Lecturing staff at Scotland’s Rural College (SRUC) have overwhelmingly voted in favour of industrial action, including potential strike action, in a continuing dispute over pay and grading.
The Educational Institute of Scotland (EIS), the country’s largest union for teachers and lecturers, today (Thursday) announced the result of a statutory industrial action ballot of its members at SRUC. The ballot displayed the strength of feeling amongst members, with an overwhelming vote in favour of industrial action up to and including strike action.
Commenting, EIS General Secretary Larry Flanagan said, “This is a very clear ballot result which demonstrates the strength of feeling amongst EIS members at SRUC. Pay for lecturers at SRUC has fallen significantly behind the norms across both the Further and Higher education sectors, and the pay offer made to our members for this year was also completely inadequate. It is time for management at SRUC to pay their lecturers fairly and, also, to carry out a long-overdue pay and grading review that was previously agreed.”
The pay offer made this year by SRUC management would result in sub-inflation pay awards for the majority of EIS members, with almost half of all members being offered no pay increase at all. With SRUC staff already being paid significantly less than FE and HE lecturers in other institutions, the EIS has rejected this pay offer.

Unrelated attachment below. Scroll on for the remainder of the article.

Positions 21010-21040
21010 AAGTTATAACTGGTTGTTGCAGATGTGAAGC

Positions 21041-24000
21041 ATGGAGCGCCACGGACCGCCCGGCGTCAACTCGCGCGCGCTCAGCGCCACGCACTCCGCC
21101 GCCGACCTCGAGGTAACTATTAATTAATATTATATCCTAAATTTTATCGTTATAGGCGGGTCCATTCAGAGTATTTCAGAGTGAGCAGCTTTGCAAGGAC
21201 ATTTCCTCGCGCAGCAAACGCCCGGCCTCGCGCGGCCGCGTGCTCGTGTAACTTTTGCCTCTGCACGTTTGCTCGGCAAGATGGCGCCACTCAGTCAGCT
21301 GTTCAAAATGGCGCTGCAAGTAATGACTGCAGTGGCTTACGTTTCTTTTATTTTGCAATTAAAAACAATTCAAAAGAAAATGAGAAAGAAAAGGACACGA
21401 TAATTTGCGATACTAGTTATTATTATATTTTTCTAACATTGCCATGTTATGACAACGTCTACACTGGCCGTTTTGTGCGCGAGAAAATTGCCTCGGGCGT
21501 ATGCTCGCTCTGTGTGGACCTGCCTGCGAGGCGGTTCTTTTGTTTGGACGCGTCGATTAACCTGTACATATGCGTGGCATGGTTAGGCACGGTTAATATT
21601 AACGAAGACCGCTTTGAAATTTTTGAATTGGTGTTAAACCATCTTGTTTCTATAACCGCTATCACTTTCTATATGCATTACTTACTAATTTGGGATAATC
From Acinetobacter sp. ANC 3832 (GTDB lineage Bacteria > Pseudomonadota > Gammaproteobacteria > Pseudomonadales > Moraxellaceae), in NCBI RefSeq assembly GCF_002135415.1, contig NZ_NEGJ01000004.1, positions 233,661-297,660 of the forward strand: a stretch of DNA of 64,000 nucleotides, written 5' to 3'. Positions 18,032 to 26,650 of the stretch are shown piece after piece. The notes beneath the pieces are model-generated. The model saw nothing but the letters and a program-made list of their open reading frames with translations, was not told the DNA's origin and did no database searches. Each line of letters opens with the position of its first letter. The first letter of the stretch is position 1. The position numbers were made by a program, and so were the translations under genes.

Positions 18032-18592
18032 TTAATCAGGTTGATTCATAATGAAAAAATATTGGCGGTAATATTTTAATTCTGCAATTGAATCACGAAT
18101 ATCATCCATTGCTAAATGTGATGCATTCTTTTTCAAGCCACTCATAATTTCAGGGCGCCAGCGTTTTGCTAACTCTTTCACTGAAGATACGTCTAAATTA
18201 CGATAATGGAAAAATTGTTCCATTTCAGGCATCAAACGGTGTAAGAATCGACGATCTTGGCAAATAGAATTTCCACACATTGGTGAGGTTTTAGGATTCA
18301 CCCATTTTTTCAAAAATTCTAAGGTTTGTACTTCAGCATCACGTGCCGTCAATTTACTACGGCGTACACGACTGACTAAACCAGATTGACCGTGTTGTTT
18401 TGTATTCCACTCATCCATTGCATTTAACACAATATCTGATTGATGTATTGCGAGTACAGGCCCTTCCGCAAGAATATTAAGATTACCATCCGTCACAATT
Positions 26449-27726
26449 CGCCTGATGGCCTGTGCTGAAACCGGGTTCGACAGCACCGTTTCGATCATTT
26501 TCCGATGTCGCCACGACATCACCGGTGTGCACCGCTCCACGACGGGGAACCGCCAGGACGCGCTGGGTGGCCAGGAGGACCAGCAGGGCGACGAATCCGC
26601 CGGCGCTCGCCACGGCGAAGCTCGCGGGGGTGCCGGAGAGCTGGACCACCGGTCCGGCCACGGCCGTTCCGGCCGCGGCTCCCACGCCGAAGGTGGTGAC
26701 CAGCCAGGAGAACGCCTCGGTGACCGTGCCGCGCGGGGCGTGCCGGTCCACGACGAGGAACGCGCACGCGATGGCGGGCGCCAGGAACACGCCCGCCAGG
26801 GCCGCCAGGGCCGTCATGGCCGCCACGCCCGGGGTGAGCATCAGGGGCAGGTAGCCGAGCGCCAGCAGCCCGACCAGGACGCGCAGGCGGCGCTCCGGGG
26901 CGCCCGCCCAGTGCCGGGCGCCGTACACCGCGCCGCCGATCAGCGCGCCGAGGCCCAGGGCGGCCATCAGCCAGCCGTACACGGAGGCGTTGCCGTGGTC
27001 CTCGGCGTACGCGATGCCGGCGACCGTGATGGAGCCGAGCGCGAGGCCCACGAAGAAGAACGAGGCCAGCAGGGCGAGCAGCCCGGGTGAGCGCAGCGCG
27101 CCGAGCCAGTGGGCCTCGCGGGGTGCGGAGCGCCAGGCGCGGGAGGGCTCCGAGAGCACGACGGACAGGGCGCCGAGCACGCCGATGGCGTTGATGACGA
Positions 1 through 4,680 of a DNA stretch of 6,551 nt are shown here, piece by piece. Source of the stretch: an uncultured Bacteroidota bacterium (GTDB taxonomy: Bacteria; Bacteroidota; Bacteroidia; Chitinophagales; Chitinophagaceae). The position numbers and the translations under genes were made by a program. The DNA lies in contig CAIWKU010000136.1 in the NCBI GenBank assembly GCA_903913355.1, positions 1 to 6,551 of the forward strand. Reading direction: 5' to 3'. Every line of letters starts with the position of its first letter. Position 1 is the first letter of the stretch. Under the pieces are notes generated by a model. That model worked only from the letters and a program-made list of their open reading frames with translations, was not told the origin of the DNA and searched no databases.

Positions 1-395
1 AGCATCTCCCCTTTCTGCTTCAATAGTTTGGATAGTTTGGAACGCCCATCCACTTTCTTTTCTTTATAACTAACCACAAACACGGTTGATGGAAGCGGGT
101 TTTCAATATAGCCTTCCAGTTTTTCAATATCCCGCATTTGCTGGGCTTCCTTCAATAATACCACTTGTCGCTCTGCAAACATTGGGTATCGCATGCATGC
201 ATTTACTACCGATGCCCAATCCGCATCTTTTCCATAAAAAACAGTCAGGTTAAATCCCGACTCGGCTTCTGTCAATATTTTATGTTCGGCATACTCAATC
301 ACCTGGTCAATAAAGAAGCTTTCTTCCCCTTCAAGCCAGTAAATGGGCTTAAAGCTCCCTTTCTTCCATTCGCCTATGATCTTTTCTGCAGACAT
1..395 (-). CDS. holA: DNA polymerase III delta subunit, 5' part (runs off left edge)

Mr Flanagan added, “This ballot result will send a strong message to SRUC that they can no longer take their academic staff for granted – they must now commit to delivering the pay and grading review and to pay their lecturing staff fairly. The EIS remains willing to enter into further discussions with SRUC management with a view to agreeing a negotiated solution to this dispute. The EIS would urge the management at SRUC to return to the negotiating table with a significantly improved offer, in the hope that strike action may yet be avoided.”
The result of the statutory ballot provides a clear legal mandate for a move to industrial action, including strike action. Support for industrial action short of strike was extremely strong (93% of those voting) and support for strike action was also very strong (86%). Turnout in the ballot was 65%, well above the legal minimum turnout set by the UK government’s trade union law restrictions.